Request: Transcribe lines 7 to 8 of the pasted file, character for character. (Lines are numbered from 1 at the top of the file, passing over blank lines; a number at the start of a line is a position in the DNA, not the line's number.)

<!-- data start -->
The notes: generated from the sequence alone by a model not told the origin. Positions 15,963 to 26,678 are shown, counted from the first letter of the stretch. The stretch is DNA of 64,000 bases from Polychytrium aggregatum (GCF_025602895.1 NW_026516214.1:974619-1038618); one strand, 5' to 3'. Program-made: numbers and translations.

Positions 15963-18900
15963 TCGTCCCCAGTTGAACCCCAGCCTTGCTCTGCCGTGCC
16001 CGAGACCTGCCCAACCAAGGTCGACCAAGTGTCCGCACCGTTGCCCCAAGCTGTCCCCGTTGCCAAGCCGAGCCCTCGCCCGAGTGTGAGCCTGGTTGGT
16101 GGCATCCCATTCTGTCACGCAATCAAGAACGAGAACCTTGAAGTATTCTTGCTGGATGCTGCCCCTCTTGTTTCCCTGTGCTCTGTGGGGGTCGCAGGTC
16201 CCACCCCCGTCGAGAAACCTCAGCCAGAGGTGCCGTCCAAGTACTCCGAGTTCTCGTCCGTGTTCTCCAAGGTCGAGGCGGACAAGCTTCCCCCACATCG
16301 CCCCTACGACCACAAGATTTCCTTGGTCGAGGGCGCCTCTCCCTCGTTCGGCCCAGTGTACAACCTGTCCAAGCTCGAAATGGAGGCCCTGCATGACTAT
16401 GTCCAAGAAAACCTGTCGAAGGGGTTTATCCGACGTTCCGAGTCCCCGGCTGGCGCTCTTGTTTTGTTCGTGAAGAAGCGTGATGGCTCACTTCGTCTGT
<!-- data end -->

16301 CCCCTACGACCACAAGATTTCCTTGGTCGAGGGCGCCTCTCCCTCGTTCGGCCCAGTGTACAACCTGTCCAAGCTCGAAATGGAGGCCCTGCATGACTAT
16401 GTCCAAGAAAACCTGTCGAAGGGGTTTATCCGACGTTCCGAGTCCCCGGCTGGCGCTCTTGTTTTGTTCGTGAAGAAGCGTGATGGCTCACTTCGTCTGT